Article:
Find the perfect non-bedside nursing jobs for YOU! Nurses, are you looking for a change of scenery? Wondering if switching to another department is the key to job satisfaction or reigniting your passion for nursing? Are you frustrated and ready to leave bedside nursing altogether? Then today’s post is for you!
Check out this list of the top 20 non-bedside nursing jobs. I created this list based on info and interviews from other nurses just like you! They’ve spilled the beans on why their area is the best.
But before we get into it: Make sure you’ve reserved your spot in my FREE Class: The 4 Habits Every Nurse needs to Survive their Next Shift. It’s getting rave reviews and I know it’ll help make your next shift that much better. Sign up now!
Alright, without further ado, here are the 20 best non-bedside nursing jobs! For each position, I’ve included a few brief pro’s and con’s as well as a relevant or funny quote from nurses currently working in that area.
*As with anything, each job and facility is a little different, so do your homework and ask to shadow before you make the leap. Hopefully this post gives you some solid ideas, and a place to start. And encourages you to try something new in your search for a non-bedside nursing job.
Top Non-Bedside Nursing Jobs: Options inside the hospital
- Pros: Limited call, small patient ratios, fast-paced, and you see a variety of patients
- Cons: Can be repetitive, may need ACLS, time is often limited with patients
- Quote: “You’re the last one to see the patient before you send them home or to the floor…so being detail oriented is a plus.”
Cath Lab/Interventional Radiology
- Pros: Usually, they block off time for the entire room for lunch, fast paced, not overly stressful
- Cons: Teams are small, call hours can be very late and busy, wearing lead gets heavy especially in long procedures.
- Quote: “Make sure you’re covered (with lead)! And don’t fold it (the lead apron).”
- Pros: Ability to assist MD with procedures, medicate and sedation certain patients, you have one patient at a time
- Cons: Fast turn around, little down time, frequent call requirements, balancing priorities is key
- Quote: “Try not to giggle with all the Farting.”
- Pros: One patient/surgery at a time, surgical side can be fascinating, especially if you love anatomy, there’s the opportunity to learn to scrub-in and assist depending on your facility, you get to wear fun scrub hats
- Cons: Not hands-on patient care in the traditional sense, you’re not connected to watching the monitors or the meds, so this can be a change for some, call requirements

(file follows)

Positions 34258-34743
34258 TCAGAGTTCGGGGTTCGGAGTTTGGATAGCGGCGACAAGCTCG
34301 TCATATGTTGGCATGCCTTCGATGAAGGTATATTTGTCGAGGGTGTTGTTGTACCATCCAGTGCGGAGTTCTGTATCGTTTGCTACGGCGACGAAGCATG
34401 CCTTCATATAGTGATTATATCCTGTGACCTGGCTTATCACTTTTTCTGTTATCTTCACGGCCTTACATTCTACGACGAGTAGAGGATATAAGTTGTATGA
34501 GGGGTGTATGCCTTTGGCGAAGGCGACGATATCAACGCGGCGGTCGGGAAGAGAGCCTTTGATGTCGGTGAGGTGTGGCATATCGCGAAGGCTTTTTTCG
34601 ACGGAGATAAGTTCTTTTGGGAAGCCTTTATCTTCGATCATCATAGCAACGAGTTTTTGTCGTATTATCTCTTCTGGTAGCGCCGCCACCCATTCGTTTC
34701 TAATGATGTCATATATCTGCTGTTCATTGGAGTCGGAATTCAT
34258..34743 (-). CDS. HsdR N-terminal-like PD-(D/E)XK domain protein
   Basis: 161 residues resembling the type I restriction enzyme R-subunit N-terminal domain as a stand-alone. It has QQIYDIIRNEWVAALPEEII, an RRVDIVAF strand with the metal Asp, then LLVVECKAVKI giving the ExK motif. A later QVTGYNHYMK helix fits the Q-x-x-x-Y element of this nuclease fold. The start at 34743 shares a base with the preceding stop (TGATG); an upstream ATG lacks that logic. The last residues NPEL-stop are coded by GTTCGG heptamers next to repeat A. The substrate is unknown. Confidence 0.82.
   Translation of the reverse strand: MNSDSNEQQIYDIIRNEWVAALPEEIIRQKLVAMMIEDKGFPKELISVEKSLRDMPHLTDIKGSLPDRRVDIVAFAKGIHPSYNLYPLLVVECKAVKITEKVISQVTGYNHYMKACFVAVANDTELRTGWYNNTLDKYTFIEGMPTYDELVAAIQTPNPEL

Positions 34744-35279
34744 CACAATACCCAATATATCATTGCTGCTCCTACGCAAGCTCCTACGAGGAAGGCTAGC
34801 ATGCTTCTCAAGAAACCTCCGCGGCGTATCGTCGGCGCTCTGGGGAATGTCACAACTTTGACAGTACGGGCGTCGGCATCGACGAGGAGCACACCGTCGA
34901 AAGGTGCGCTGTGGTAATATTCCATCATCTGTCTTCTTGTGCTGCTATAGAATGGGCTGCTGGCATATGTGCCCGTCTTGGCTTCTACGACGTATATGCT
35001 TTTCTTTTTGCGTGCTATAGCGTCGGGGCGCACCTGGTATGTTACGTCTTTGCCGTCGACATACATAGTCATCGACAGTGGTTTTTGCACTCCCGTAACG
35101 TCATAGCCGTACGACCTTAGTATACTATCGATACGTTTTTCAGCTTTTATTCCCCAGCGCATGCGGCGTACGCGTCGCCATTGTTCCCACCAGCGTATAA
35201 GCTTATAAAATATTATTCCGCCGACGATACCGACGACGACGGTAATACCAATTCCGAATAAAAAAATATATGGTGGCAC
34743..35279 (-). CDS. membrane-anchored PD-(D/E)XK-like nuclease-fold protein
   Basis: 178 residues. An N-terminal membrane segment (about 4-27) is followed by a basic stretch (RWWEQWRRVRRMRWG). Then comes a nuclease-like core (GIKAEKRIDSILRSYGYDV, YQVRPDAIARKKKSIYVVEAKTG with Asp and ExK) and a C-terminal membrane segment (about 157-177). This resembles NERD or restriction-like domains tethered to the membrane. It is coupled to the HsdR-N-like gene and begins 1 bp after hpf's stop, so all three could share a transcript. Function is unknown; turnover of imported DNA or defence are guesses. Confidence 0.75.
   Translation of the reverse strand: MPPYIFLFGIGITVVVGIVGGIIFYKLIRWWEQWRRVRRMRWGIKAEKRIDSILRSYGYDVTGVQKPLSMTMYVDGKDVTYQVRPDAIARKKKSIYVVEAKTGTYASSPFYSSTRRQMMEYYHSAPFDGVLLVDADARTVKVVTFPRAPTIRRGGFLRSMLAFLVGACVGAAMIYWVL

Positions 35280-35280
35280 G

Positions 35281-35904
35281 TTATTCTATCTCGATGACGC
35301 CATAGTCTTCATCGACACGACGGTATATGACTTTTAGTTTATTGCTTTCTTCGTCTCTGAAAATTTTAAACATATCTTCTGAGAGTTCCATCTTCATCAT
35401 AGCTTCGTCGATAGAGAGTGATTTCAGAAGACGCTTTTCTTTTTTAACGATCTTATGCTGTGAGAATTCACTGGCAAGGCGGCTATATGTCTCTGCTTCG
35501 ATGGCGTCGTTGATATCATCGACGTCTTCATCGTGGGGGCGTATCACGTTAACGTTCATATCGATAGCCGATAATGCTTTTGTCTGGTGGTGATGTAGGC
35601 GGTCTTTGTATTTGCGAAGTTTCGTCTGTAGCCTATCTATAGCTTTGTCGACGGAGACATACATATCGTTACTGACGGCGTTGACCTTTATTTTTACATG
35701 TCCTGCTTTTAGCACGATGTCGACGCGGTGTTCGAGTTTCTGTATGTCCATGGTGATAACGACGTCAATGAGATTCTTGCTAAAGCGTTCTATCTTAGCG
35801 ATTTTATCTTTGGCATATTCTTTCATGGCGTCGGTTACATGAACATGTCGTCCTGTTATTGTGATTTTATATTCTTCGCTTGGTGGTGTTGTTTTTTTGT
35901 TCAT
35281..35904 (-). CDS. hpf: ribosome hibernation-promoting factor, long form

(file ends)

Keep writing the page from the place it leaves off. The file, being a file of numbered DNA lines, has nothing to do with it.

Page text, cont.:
- Quote “No sponge left behind.”
Labor & Delivery
- Pros: No two deliveries are the same, it’s super rewarding to help bring a life into this world
- Cons: Sometimes crazy birth plans and birth ‘rules’, both mom and baby are ‘patients’
- Quote: “Be on your toes: you can go from 0 to 150 mph in seconds.”
====> Before we head into the next section: Don’t forget to grab your seat for my FREE Training: The 4 Habits Every Nurse Needs to Survive their Next Shift! I’m focusing on this training all month, so you’ll definitely find a time that works for your busy schedule. It’s worth it and it’ll make your next day at work that much better. Promise! And if you’re interested in testimonials from other nurses I’ve helped just like you, check ’em out here!
Top Non-Bedside Nursing Jobs: Options outside the hospital
- Pros: mostly minor things, cuts/scrapes/colds, usually no on-call requirement and a more flexible schedule
- Cons: can get repetitive, fast paced, always more to chart
- Quote: ‘The days you think you’ve seen it all…something else comes through the door”
Drug Rehab Facility/Residential Treatment Facility
- Pros: you help with treatment of both the body and the mind with regard to addiction, it’s rewarding to see people progress and recover, often more ‘regular’ hours
- Cons: you see people at their worst (about to withdraw or detox), everyone’s first few days of detox are different, people can be mean and nasty when they are withdrawing from drugs, alchohol, etc
- Quote: “We look past the surface and the detox reactions, and acknowledge the human being inside. We cheer them on to a better tomorrow.”
- Pros: consistency of seeing the same patients frequently, easy to find a routine and ‘flow’
- Cons: can be early hours or long shifts, pay can be highly variable
- Quote: “You’re definitely off every Sunday!”
- Pros: usually routine things: ear infections, colds, smaller issues, nothing too crazy, usually no call requirement
- Cons: fast paced, over-worried parents, loads of paperwork and charting
- Quote: “It sometimes feels like a ‘desk job’ but with a really good work-life balance.”
- Pros: you learned a lot about mental health, inmates are generally respectful and appreciative, you feel like you are actually making an impact
- Cons: heavy need for collaboration and negotiation to advance patient therapy and care (in prisons, often the top concern is safety not health), you can see some unusual conditions since a lot of prisoners haven’t always had much medical care prior to being in prison
- Quote: “The inmates are always so grateful for any medical education and I enjoy seeing the difference from when they came in to when they leave.”
Private Duty Nurse
- Pros: Only one patient, you get to know family and patient very closely, build long term relationships